Amendments were signed into law to the Florida State Cybersecurity Act on July 1, 2022. These revisions illustrate the gap between desired levels of information security and attained levels in both the public and private sectors.
The Act, also known as the Cybersecurity Act applies to the Florida Digital Service (FLDS) and the heads of state and local agencies in the state of Florida. While the revisions are well intended, many will be difficult if not impossible to meet. Therefore further revisions will probably be required to adjust the legislation to accommodate the reality of government entities’ operations.
A major requirement is that fines and penalties are now established for parties that engage in ransomware attacks against government agencies. Another development is that those agencies are prohibited to make payments or comply with ransom demands. Additionally, and perhaps most importantly, the revision requires local governments to adopt cybersecurity standards in accordance with NIST and train technology employees with access to highly sensitive information annually.
Reporting Requirements Under the Revised Act
The revised act now requires state agencies and local governments to provide after-action reports of ransomware incidents no later than 12 hours after discovery. Reports are to be placed with the state’s Cybersecurity Operations Center (“CSOC”), the Cybercrime Office of the Department of Law Enforcement and local sheriff. The CSOC must then provide the Legislature and the Cybersecurity Advisory Council (CAC) with a consolidated incident report on a quarterly basis.
Information required to be reported to the CSOS by agencies includes:
- a summary of the incident
- date of most recent data backup
- integrity of backed up data, and physical location of data
- the types of data compromised
- any estimated fiscal impact
- ransom demand details
Other Florida State Cybersecurity Act Requirements
The revised legislation now requires that incidents be classified in severity based on the Department of Homeland Security’s National Cyber Incident Response Plan (NCIRP). The NCIRP rates incidents (which are defined as a violation or imminent threat of violation) on a 1-5 scale, with 1 being a low-level incident, and 5 being and emergency-level incident. The rating reflects the inherent impacts on public safety, governmental security, economic security, civil liberties, and public confidence.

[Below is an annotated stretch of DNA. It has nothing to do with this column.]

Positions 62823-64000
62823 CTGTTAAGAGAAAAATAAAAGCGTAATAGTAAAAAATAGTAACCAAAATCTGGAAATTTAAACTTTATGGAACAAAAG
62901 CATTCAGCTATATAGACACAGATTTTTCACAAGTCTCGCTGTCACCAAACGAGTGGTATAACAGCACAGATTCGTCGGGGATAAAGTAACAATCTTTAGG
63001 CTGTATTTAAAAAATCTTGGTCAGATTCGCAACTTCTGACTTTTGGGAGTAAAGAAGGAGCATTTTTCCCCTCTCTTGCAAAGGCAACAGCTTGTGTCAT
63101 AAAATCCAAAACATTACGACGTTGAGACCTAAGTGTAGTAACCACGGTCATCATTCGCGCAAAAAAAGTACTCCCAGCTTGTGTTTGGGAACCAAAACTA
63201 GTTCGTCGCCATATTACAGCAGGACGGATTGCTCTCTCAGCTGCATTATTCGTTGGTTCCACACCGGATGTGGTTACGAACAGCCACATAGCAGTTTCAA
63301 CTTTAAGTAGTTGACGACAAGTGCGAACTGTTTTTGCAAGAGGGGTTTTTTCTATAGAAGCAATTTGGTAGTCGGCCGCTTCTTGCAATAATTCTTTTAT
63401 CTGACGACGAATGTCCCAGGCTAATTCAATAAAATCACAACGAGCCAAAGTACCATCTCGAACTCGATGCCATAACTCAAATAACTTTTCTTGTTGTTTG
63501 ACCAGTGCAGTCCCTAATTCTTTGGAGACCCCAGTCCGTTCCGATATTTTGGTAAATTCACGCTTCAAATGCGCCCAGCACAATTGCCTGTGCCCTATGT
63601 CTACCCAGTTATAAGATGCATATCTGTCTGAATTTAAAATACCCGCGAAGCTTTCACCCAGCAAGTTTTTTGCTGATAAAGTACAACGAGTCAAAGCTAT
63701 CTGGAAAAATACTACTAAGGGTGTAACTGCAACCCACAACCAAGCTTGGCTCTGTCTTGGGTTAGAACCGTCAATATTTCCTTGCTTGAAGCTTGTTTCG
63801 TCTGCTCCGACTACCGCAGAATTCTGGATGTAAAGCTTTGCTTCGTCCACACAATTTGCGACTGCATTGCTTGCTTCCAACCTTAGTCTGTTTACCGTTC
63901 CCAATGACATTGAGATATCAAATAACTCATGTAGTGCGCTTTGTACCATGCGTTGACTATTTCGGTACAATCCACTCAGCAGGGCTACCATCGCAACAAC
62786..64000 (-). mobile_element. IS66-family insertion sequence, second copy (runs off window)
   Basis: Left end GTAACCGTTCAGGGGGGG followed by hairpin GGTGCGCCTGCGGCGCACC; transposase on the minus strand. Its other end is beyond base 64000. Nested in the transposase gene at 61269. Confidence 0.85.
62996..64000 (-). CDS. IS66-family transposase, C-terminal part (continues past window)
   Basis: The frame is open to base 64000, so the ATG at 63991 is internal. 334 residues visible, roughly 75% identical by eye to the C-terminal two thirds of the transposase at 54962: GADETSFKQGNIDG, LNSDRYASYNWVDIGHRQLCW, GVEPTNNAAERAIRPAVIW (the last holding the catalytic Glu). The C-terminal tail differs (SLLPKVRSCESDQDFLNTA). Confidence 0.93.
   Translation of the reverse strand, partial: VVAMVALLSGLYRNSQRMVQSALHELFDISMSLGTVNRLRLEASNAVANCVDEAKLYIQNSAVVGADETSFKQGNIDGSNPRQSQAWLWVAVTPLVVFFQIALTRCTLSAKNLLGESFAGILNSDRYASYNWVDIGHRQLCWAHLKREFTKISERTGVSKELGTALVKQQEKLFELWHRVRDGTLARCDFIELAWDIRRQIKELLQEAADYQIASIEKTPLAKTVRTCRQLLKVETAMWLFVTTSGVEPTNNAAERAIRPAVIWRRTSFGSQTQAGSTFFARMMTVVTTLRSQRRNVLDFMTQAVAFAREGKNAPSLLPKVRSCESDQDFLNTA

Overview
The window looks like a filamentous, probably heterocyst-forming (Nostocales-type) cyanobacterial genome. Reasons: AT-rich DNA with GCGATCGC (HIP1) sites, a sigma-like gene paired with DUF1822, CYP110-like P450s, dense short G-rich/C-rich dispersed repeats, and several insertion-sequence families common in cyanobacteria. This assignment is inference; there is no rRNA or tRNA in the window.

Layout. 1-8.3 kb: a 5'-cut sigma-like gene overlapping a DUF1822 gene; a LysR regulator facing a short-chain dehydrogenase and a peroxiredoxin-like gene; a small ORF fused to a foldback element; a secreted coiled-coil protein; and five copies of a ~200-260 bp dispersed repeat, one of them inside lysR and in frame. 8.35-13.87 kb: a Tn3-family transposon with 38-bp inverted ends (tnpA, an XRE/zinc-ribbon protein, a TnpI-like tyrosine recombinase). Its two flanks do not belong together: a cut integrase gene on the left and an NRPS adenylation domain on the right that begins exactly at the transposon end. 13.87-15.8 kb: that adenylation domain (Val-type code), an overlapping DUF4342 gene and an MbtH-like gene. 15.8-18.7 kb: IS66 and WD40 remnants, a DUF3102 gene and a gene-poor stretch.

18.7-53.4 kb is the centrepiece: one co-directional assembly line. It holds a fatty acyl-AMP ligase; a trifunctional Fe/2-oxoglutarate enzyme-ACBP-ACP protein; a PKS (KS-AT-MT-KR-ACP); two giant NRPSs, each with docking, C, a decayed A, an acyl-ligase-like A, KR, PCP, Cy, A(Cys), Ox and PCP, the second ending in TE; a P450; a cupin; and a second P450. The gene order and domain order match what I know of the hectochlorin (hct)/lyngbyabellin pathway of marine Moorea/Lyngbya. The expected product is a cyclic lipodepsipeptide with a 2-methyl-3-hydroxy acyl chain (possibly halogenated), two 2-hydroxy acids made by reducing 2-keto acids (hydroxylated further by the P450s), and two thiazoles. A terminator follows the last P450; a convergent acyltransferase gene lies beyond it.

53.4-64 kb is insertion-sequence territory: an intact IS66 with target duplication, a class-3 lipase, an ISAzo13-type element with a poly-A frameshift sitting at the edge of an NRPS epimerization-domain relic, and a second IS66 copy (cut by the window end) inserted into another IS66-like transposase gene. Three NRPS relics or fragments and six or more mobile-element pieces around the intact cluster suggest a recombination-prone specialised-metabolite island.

Unintended Consequences of the Revision
Though well intentioned, these amendments could create significant issues, especially for smaller local governments. Adoption of an effective cybersecurity program is a challenging task that requires significant effort and resources. Example of this situation can be seen at the federal level where adoption of the CMMC by the Department of Defense is causing distress for smaller defense contractors.
Another potential issue is the number of agencies involved in an incident. This could well hamper a swift and efficient response and resolution to incidents that pose high threat levels to a community.
Overall many items remain vague or undefined which can lead to confusion and ineffective actions taken. As an example the term “highly sensitive information” is not defined in the documentation. Levels and types of information assets need to be specifically defined in NIST cybersecurity protocols.
CVG Strategy Cybersecurity
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CVG Strategy is also committed to the goals of CMMC in securing our defense manufacturing supply chain’s information secure. As industry leaders in cybersecurity, ITAR, and risk based management systems. We have experience with companies of all sizes and understand the importance of innovating flexible approaches to meeting the requirements CMMC, establishing effective programs, and achieving certification.